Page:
you're reading...



Andrew Hennessey

Tartan has a colourful history.
Tartan from other epochs has been found inside the ancient funereal works of Chinese Turkestan in the northern provinces of the Tarim basin at Hami in the 1200BC burials of a red haired proto-Celtic people, [Barber, EW, 2000AD]. In Scotland, however, evidence of tartan twill weavers can be traced back to the 3rd century AD, the earliest sample found in an earthenware jar full of coins near the Roman, Antonine Wall.
This tartan is called the Falkirk Sett.

It was a simple design, taking its colours from the variety of natural brown and white colourings from the wool of the indigenous Soay sheep.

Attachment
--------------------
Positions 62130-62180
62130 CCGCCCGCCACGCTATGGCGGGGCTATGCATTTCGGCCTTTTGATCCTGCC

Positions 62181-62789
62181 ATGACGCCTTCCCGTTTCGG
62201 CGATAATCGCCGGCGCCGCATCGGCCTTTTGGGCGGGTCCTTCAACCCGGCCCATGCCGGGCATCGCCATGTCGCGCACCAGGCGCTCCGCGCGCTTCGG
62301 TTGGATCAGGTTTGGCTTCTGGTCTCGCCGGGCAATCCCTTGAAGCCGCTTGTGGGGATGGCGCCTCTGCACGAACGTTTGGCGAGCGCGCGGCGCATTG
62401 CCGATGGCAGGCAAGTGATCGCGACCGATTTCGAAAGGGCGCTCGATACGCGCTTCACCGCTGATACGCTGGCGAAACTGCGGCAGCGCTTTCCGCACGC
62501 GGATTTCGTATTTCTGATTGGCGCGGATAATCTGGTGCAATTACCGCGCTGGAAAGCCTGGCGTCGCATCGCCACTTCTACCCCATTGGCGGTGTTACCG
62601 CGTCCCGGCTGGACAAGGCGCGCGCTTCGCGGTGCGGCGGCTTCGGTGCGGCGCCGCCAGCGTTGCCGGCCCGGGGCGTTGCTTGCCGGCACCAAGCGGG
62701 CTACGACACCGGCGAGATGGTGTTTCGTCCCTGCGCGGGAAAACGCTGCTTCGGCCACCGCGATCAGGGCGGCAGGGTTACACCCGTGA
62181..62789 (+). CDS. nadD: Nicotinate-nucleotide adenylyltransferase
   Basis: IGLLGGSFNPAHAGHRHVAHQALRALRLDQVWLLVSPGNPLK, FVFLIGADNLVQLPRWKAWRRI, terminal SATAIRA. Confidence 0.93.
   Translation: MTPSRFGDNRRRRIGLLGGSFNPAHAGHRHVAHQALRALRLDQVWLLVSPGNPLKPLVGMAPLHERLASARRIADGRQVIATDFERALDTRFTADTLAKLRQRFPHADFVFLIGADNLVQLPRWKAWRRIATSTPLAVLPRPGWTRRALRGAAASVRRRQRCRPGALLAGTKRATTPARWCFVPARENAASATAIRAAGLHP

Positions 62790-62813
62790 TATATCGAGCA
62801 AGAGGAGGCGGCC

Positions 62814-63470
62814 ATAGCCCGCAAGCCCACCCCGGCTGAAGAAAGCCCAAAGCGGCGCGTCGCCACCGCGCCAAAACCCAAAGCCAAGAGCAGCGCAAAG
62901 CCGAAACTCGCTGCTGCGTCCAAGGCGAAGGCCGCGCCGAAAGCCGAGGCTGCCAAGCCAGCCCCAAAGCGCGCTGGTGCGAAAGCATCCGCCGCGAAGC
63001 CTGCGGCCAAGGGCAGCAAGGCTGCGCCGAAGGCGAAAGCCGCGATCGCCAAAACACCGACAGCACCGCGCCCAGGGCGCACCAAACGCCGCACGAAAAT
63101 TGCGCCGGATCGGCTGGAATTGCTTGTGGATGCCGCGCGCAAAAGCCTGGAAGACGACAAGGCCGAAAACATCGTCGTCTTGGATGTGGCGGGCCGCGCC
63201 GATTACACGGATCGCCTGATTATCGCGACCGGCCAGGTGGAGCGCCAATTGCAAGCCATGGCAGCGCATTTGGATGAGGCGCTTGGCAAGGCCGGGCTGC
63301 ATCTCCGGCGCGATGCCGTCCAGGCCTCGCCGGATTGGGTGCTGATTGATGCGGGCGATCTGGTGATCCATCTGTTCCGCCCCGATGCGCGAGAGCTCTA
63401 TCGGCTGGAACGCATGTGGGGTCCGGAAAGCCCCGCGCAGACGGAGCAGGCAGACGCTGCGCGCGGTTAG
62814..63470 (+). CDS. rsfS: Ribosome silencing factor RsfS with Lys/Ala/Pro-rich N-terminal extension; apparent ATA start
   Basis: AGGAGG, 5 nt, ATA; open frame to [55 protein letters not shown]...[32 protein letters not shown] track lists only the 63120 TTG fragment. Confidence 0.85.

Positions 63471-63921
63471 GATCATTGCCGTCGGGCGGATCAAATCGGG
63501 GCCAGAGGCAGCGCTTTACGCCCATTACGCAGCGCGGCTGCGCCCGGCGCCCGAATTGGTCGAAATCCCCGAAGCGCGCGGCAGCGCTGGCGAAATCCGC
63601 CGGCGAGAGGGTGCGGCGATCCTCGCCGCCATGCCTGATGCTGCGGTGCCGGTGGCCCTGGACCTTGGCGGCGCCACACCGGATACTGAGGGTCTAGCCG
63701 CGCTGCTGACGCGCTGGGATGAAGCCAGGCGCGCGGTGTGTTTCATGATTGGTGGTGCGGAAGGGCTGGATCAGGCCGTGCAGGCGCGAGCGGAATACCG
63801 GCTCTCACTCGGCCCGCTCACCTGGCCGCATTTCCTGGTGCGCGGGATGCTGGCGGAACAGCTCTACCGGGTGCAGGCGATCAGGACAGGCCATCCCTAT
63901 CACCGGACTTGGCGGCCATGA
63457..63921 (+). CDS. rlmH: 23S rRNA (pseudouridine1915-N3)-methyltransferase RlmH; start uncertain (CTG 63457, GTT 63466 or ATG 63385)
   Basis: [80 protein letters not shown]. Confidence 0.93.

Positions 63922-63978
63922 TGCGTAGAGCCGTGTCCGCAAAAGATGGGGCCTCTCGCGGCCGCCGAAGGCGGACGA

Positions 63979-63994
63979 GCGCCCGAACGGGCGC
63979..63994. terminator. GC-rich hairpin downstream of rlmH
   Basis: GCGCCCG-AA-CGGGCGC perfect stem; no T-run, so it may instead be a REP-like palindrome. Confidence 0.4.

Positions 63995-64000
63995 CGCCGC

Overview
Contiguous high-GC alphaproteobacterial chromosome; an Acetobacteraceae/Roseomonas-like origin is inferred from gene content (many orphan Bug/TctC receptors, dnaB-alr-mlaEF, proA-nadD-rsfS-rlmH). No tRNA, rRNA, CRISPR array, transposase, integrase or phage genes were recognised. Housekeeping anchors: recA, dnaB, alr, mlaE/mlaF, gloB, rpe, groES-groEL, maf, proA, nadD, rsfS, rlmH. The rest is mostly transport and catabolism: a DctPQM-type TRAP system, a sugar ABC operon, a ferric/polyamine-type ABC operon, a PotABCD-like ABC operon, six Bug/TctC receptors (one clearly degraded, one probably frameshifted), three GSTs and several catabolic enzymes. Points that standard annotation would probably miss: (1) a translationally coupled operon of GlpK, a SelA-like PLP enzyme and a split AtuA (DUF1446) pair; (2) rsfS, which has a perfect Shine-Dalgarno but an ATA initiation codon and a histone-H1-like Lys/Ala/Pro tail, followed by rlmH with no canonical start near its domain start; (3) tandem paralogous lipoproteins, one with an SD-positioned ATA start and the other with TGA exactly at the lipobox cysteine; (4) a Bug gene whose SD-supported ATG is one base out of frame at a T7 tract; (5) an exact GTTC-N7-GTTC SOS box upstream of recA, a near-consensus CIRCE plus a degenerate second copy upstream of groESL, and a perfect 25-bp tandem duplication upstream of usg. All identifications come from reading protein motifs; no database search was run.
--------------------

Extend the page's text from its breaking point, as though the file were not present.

The word tartan itself probably derives from the French word tiretaine that refers to a coarse blend of wool and linen, and not to the colourful Assyrian General Tartan mentioned in Isaiah XX, 1.

The Gaelic reality, however, in Scotland is that ‘tuar’ means colour and ‘tan’ means district, and despite the culture of French imports in aristocratic personnel and exotic wines, ‘tuartan’ seems a reasonable description of the regionalisations that tartan actually represented.

The pattern of an individual tartan is usually called a ‘sett’.

The name sett refers to its structure that was originally defined by the measurement of the width of each stripe.

More recently precisely counting the threads and creating a numerical index have replaced this method.